Slipped Disc editorial: Why Christoph Eschenbach attracts controversy

Slipped Disc editorial: Why Christoph Eschenbach attracts controversy


norman lebrecht

March 25, 2014

From his earliest steps in music, the German pianist and conductor was drawn to the centre of power. A protege of Herbert von Karajan, he was befriended by the German chancellor Helmut Schmidt and recorded with him (and Justus Frantz) the Mozart triple piano concerto on EMI.

His first post as music director was in ultra-rich Zurich (1982-86). His second was in oil-well Houston (1988-1999), where he built a loyal following among musicians and audiences.

A capable, at times inspirational, conductor, his hallmarks were designer-cut coats, a lifestyle to match, and an entourage of soloist friends who seldom matched his musical calibre. In Houston, these attributes passed unnoticed.


It was only when Eschenbach was announced in 2003 as music director in Philadelphia that they drew critical attention. Although musicians were represented on the search committee, he had not conducted the orchestra for four years and his previous engagements had been unsatisfactory. The atmosphere did not improve over time; when Eschenbach’s contract was renewed, the musicians were reported to be 80 percent against him. There was a similar response at the Orchestre de Paris, which declined during his tenure (2000-2010).

In 2008, he transferred to the National Symphony Orchestra in Washington after a brilliantly orchestrated whisper campaign by his agent to suggest that he was in line for the New York Philharmonic. He fee was far above expectations and the results have been inconsistent,  a mixture of the memorable and the capricious. Ever personable, Eschenbach made himself agreeable to DC society and to a section of the musicians.



But his mind was often elsewhere and he ate too many cherries off the cake. Last summer he stepping in for the first of three Mozart operas in Salzburg in the middle of an orchestra tour. He earned a hostile response and was accused of wrecking the festival’s centrepiece. His Magic Flute in Vienna was dismissed as flabby.

His renewal in Washington this week was another inside job where friendship and connections took precedence over the needs of the orchestra and the city. His programming next season, from which American music is absent, is insensitive. No other candidate was considered by a lame-duck management. There is only one winner in Washington these days and it is not the music.



  • Sergio says:

    Why is he controversial? Maybe because he isn’t that great a conductor. I’ve never once heard an inspiring performance conducted by him. They’ve been faceless with no personality

    • Stereo says:

      So true,how did he get away with it for so long. Typical boring German!

      • JohnAlexandreC says:

        Typical boring German? You must be American, always in their high horse, and thinking they are always the best in everything. Remember that at least 50% of the repertoire performed by all orchestras is either by boring German or boring Austrian composers (all that boring Mozart, Beethoven, Bach, Mahler, Strauss, Bruckner, Wagner, Schumann, Schubert…!), that boring orchestras in Germany and Austria include those always listed as being in the top 3 (Berlin and Vienna Philharmonics) or several in the top 20 (Staatskapelle Dresden, Gewandhaus, Bavarian Radio Symphony Orchestra, Bavarian State Orchestra, etc.), and most boring conductors were born in Germany (Karajan, Kleiber, Masur, Furtwängler, Dohnányi, Janowski, Franz-Paul Decker, Dmitri Jurowski, Sanderling,…).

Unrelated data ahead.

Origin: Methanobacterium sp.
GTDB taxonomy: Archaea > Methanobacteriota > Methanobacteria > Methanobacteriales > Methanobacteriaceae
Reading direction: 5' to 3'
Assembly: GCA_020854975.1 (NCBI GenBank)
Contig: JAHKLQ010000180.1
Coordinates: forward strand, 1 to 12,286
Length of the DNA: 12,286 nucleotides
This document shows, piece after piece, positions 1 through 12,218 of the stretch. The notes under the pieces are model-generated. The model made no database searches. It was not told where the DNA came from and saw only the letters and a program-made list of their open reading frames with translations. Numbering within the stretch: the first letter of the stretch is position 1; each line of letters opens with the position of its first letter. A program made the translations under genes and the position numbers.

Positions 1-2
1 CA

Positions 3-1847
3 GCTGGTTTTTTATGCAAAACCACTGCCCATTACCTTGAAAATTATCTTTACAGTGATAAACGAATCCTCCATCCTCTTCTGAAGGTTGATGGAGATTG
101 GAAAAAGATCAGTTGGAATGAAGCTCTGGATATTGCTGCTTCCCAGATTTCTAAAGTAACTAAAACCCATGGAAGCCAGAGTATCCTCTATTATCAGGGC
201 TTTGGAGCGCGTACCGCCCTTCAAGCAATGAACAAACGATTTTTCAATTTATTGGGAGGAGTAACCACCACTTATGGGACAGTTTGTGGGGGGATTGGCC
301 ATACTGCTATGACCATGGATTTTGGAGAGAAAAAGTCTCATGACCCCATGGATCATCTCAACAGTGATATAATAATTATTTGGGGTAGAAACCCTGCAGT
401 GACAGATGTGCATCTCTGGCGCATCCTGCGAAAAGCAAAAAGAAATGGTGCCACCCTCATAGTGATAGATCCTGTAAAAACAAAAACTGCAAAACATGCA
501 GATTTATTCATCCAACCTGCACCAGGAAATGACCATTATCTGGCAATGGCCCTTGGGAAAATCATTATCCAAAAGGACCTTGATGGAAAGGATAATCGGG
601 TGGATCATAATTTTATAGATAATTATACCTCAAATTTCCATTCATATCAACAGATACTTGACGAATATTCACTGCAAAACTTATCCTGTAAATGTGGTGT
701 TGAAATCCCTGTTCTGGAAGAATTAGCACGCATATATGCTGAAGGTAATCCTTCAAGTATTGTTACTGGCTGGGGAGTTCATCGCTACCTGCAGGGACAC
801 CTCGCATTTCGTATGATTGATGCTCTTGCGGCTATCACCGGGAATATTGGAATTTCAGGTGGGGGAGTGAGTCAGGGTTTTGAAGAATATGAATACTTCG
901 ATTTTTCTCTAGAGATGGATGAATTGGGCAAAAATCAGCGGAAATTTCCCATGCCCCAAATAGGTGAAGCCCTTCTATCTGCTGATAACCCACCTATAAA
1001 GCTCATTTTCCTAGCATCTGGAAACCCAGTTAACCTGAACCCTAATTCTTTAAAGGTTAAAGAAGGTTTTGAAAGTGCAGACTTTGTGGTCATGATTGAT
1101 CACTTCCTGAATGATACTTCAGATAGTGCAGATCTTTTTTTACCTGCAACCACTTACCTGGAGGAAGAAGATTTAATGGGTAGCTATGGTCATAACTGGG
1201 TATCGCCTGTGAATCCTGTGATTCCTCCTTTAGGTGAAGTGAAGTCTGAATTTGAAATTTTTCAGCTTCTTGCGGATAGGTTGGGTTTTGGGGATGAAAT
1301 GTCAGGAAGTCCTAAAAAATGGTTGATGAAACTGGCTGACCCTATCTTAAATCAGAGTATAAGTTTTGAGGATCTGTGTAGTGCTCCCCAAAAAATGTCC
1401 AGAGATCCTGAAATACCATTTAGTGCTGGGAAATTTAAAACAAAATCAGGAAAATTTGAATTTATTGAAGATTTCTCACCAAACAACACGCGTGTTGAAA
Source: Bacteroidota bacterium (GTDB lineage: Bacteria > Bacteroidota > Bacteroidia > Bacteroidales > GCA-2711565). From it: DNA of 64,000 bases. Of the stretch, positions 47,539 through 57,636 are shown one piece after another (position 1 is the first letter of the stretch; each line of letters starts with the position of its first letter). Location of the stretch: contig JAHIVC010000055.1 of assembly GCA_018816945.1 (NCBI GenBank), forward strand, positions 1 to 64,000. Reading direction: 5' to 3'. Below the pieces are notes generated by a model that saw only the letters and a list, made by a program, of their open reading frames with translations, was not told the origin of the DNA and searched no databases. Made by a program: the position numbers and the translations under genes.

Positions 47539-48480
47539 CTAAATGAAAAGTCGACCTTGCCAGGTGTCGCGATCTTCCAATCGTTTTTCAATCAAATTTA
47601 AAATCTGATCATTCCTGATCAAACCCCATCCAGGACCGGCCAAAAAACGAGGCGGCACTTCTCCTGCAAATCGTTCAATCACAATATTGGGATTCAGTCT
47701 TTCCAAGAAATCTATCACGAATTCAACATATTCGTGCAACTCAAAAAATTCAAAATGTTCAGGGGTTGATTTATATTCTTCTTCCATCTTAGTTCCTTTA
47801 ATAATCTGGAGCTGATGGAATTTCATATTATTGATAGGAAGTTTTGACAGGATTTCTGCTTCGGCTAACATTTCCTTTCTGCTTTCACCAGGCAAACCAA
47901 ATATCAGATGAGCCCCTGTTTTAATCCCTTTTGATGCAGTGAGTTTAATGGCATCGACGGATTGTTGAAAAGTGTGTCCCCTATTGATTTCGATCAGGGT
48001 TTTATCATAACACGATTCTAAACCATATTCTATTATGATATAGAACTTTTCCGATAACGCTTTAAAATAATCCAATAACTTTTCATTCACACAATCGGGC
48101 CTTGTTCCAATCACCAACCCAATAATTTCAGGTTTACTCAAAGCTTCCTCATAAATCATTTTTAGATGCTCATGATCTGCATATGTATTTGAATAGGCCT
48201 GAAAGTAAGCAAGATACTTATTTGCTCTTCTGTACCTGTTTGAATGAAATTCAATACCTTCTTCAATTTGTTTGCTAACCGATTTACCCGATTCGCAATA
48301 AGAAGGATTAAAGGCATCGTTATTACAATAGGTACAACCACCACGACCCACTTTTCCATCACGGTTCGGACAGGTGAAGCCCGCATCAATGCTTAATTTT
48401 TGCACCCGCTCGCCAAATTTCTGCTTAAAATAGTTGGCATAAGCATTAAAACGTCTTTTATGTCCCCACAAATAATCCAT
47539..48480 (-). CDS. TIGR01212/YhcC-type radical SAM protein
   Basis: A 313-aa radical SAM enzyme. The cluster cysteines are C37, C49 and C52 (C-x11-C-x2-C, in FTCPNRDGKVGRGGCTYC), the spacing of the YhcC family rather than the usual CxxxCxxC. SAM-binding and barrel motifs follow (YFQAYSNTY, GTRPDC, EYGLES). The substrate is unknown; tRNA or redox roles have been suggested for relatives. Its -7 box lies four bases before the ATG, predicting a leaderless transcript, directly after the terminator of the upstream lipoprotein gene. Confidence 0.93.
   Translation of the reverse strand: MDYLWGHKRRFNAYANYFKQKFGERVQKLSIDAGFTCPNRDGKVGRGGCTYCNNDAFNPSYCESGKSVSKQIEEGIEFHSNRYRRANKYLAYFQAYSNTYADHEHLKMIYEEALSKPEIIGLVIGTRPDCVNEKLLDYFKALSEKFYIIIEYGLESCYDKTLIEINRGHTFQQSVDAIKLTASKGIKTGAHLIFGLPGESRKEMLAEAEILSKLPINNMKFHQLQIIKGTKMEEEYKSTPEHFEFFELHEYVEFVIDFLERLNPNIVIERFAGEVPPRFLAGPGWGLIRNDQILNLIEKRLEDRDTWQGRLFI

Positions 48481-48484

• David Shengold says:

          “at least 50% of the repertoire performed by all orchestras is either by boring German or boring Austrian composers (all that boring Mozart, Beethoven, Bach, Mahler, Strauss, Bruckner, Wagner, Schumann, Schubert…!),”

          Alas, in answering a silly comment you make another one. Perhaps you speak accurately of “all orchestras” in Central Europe, but– more than 50% of the repertory worldwide??? Is that documented fact?

          Somehow over the decades I’ve managed to hear a lot of orchestras playing Tchaikovsky, Prokofiev, Shostakovich, Mussorgsky, Borodin, Rachmaninoff, Rimsky-Korsakov, Arensky, Stravinsky, Bartok, Kodaly, Lutoslawski, Dvorak, Smetana, Janacek, Vivaldi, Rossini, Verdi, Respighi, Barber, Copland, Adams, Carter, Bernstein, Reich, Glass, Elgar, Britten, Holst, Vaughan Williams, Walton, Ades, Sibelius, Nielsen, Grieg, Takemitsu, Ravel, Chausson, Berlioz, Bizet, Saint-Saens, Rameau, Lully, Debussy, Dukas, Faure, Milhaud, Boulez, de Falla, Albeniz, Villa-Lobos, Liszt, Chopin, Szymanowski. Penderecki, Kurtag, Tan Dun, Honegger, Dutilleux, Cesar Franck, Bloch, Boccherini, d’Indy, Chavez

  • Hasbeen says:

    Lots of pejorative writing and opinion but no substance!

    ‘ultra-rich, oil well’ is this relevant

    ‘seldom matched his calibre’,in who’s opinion and what calibre is that ?

    Musicians on search committee and early unsuccessful engagements ? Seems unlikely they would have hired him.

    Whisper campagne and connections/friends ! Really ? Where is the evidence ?

    He only conducted Cosi in Salzburg. The others are in the future. The Vienna Phil were consulted and they chose Eschenbach over other available conductors on high international standing.

    Magic Flute, flabby ? In who’s opinion?

  • G Ell says:

    Flabby is right and just about sums it up. Blowsy is another but this one is assisted by his (or his masseuse’s) favorite soprano.

  • Halldor says:

    What troubles me more than any of this, are the reports – if true – of his half-hearted work and difficult behaviour with the Australian Youth Orchestra last year.